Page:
Rear End Accidents in Florida
Rear End Accidents in Florida
Car accidents in Florida are anything but uncommon. In 2018 alone, Florida saw 403,626 car accidents. One of the most common types of car accidents are rear end accidents. Rear end accidents happen for a variety of reasons – inattentiveness, speeding, texting, driving while intoxicated, or any other variety of other reasons.
Most people think they know the law about Florida rear end accidents, but do they? This post discusses rear end accidents in Florida, as well as the law surrounding them.
Burden of Proof
Ordinarily, an injured party bears the burden of proof of all four elements of negligence. Those elements are – (1) duty of care, (2) breach of that duty, (3) causation, and (4) damages. However, two of those elements – breach and causation – become very difficult where the injured party has been rear ended, but typically does not know why. As such, an entire body of case law was borne seeking to aid this type of scenario.
Which Driver Is at Fault in Rear End Accidents?
Florida utilizes the rebuttable presumption in rear end accidents, meaning the driver who rear ends another vehicle is presumed to be negligent. It does this by giving particular effect to a certain group of facts in the absence of further evidence – namely that the rear driver’s negligence is the sole cause of the crash. However, it also means that this presumption can be rebutted where the rear-ending driver can show that the real facts are not as presumed. In cases where the presumption is left unrebutted, the injured party is entitled to a directed verdict on the issue of negligence.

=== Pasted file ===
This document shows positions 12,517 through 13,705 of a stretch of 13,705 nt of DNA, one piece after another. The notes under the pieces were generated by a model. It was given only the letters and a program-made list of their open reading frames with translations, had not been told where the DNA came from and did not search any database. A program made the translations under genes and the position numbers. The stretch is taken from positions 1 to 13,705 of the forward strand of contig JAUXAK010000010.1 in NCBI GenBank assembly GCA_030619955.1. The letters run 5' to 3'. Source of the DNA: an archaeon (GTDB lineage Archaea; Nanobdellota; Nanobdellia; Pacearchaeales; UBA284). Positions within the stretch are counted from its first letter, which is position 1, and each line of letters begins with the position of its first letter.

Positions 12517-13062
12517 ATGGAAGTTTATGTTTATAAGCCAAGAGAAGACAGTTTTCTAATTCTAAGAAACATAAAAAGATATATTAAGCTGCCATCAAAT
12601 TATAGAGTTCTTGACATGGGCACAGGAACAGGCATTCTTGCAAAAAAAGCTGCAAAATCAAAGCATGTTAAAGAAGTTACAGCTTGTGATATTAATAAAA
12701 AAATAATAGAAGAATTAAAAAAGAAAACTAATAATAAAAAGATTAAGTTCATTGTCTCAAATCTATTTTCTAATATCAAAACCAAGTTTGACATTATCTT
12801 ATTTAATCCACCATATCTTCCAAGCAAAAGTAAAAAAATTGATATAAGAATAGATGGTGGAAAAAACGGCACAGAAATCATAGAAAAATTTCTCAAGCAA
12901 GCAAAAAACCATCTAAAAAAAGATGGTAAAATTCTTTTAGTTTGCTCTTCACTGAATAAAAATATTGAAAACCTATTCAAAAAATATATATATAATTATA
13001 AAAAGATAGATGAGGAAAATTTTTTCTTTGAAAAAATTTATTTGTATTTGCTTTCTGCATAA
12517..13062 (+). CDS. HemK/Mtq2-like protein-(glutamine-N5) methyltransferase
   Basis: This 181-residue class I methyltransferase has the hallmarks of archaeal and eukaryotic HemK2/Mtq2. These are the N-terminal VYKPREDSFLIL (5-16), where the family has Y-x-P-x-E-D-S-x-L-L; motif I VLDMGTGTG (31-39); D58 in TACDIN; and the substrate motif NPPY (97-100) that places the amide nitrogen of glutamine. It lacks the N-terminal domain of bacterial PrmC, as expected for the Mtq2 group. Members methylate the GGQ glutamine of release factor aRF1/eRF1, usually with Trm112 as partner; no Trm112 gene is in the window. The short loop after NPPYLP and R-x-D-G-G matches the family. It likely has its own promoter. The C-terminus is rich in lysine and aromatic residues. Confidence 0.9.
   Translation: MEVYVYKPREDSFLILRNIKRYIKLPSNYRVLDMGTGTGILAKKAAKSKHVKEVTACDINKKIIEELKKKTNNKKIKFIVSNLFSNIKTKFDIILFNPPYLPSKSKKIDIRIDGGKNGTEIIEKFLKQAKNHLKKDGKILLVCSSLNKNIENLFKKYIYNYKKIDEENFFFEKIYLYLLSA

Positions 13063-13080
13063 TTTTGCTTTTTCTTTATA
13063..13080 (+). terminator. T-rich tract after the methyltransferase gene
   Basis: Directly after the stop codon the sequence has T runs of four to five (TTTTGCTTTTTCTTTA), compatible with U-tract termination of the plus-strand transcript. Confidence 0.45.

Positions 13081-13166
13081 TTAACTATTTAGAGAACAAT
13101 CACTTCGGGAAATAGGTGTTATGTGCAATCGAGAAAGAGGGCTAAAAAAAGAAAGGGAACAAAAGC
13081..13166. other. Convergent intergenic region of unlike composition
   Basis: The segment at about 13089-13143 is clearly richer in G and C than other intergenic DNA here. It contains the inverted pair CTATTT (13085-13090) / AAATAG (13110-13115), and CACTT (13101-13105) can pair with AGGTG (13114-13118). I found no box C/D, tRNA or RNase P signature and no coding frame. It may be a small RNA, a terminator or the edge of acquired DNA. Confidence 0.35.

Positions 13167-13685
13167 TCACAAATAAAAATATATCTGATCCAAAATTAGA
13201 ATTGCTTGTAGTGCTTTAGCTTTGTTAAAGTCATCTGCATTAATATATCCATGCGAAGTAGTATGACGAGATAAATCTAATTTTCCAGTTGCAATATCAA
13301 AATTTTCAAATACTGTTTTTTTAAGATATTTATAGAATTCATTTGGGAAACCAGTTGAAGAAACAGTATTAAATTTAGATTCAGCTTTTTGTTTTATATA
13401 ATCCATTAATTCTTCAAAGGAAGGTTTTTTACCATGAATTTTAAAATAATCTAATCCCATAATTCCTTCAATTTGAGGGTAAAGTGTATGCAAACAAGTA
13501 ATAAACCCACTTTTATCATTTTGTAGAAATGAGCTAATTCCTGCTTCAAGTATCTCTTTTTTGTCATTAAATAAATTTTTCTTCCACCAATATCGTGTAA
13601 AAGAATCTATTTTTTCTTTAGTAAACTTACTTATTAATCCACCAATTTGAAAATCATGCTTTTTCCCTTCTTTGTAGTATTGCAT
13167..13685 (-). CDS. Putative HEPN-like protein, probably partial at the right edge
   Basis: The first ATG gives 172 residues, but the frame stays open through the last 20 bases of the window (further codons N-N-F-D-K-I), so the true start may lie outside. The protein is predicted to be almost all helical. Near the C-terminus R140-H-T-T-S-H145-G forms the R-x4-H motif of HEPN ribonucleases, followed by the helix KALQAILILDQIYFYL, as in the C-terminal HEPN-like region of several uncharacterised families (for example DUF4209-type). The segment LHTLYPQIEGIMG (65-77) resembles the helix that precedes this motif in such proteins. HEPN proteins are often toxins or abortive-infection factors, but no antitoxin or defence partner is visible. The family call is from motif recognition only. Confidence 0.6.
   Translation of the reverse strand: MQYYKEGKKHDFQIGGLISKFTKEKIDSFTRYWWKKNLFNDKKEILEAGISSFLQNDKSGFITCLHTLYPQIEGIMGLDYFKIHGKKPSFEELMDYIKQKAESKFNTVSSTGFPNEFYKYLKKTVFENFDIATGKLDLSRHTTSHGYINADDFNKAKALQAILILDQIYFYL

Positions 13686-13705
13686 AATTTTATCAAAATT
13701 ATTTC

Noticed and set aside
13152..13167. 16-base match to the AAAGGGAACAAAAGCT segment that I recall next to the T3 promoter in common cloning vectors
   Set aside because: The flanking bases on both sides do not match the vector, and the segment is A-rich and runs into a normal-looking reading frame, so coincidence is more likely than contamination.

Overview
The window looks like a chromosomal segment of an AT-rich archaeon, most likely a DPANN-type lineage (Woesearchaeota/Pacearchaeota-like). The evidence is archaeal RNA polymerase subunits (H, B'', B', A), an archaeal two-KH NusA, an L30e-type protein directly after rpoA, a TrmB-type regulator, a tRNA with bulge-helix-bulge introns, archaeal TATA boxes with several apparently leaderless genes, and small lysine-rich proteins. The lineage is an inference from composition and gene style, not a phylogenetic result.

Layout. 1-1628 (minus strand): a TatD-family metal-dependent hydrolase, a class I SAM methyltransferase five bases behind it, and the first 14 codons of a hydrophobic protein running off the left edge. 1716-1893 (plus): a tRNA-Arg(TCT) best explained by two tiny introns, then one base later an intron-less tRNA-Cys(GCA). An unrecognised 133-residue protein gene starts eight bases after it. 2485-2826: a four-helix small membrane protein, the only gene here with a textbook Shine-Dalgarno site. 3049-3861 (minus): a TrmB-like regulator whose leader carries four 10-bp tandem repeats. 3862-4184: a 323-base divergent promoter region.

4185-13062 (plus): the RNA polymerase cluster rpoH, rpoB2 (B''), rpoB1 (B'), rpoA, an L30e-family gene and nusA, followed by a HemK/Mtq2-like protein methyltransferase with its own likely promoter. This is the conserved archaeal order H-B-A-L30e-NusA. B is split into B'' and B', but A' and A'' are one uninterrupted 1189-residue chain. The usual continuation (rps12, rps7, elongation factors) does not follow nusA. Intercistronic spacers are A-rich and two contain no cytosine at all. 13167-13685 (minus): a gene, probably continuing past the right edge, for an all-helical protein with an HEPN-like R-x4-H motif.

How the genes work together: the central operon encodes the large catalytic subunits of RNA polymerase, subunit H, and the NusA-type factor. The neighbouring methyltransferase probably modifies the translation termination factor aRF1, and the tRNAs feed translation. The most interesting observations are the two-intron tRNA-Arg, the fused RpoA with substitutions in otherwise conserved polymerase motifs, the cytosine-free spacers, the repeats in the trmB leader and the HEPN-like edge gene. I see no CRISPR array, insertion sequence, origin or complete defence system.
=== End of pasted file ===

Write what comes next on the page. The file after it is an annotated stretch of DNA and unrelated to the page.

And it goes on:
Rear drivers who are presumed negligent may rebut the presumption based on the facts of the case. Florida recognizes four explanations to rebut the presumption of negligence: (1) mechanical failure in the rear driver’s vehicle, (2) the lead driver’s sudden and unexpected stop, (3) the lead driver’s sudden lane change, and (4) the lead driver’s illegal or improper stop.
Perhaps knowing that these defenses would be brought up at every occasion, Florida’s courts have narrowed the applicability of these defenses. For example, in Burton v. Powell, the Fifth District Court of Appeal narrowed the sudden stop defense to places where the sudden stop could not be reasonably expected.
Who Can Take Advantage of this Presumption?
Both the lead driver and the passengers of either the lead vehicle or the rear-ending vehicle are entitled to this rebuttable presumption.
Rebuttable Presumption Does Not Prevent Action by Rear Driver Against Lead Driver
In Cavallas v. Rideout, the Florida Supreme Court addressed the issue of whether the rear driver could maintain an action for damages against the lead driver given Florida’s rebuttable presumption. The court relied on the fact that Florida is a comparative fault state. That means we apportion fault between parties for the respective percentages of fault. As such, after evidence is produced from which a jury could find the front driver was negligent, even in part, for bringing about the collision, the rear driver’s presumption of fault is rebutted and the matter should go to trial for a jury to apportion each drivers’ fault.
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